InP is a semiconductor material which has a wide band gap and excellent electron mobility. These qualities make it ideal for the manufacture of optoelectronic devices. One important application is in communications, which is a rapidly-growing sector that is becoming more important as data traffic increases day-by-day.
InP use is key in the production of components suited to high frequencies (which allow for greater volumes of data). The biggest benefits of InP are in the manufacture of laser diodes, where it provides high levels of efficiency alongside price competitiveness. Via design optimization and fabrication, InP lasers provide pure spectra and high optical power, over a large range of temperature. The wavelength range of 1100 nm to 2000 nm, which can be achieved using InP, is best for fiberoptic communications.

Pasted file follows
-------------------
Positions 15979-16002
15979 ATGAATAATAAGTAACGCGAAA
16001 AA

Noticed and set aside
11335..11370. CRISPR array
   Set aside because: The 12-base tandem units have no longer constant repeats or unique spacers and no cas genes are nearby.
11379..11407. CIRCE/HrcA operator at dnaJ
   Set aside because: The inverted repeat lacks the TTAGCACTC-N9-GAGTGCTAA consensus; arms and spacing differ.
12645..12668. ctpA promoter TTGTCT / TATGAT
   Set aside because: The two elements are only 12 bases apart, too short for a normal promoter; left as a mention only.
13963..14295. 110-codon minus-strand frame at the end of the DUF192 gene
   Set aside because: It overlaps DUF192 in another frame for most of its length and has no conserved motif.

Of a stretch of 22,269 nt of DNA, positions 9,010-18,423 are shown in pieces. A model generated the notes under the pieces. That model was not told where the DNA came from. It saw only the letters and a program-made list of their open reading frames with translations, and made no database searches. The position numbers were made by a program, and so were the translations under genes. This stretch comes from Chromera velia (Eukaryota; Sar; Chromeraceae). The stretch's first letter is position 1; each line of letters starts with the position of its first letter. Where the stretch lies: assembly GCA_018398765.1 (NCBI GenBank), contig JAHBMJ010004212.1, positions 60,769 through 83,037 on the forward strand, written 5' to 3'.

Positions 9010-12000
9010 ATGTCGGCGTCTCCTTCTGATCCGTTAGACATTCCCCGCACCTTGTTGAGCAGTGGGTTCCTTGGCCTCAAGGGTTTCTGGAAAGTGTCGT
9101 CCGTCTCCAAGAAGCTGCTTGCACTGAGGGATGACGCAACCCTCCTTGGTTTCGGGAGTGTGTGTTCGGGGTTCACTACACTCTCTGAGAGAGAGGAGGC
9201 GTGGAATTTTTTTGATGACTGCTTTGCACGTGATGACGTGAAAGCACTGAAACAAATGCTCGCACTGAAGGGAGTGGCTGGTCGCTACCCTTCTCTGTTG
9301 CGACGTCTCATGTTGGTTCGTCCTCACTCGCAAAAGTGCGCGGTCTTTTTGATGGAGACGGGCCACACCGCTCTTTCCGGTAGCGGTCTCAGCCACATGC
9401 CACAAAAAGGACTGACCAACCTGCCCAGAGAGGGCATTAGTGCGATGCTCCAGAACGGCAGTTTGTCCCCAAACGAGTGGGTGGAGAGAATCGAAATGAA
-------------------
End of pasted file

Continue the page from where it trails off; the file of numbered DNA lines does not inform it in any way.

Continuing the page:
Establishing inexpensive protocols for processing InP during the production of InP lasers supports the development of better communication systems to keep up with the constant need for greater data transfer.
This article describes how plasma processing technologies are vital in InP laser diode production by comparing inductively coupled plasma chemical vapor deposition (ICPCVD) with plasma-enhanced CVD (PECVD). The focus is on showing the main qualities of each process so that different processes can then be applied to manufacture efficient and high-performance lasers.
Figure 1. The processing steps involved in the fabrication of an InP laser with those implemented using plasma processing methods highlighted in orange
Core Plasma Processing Technologies for InP Laser Fabrication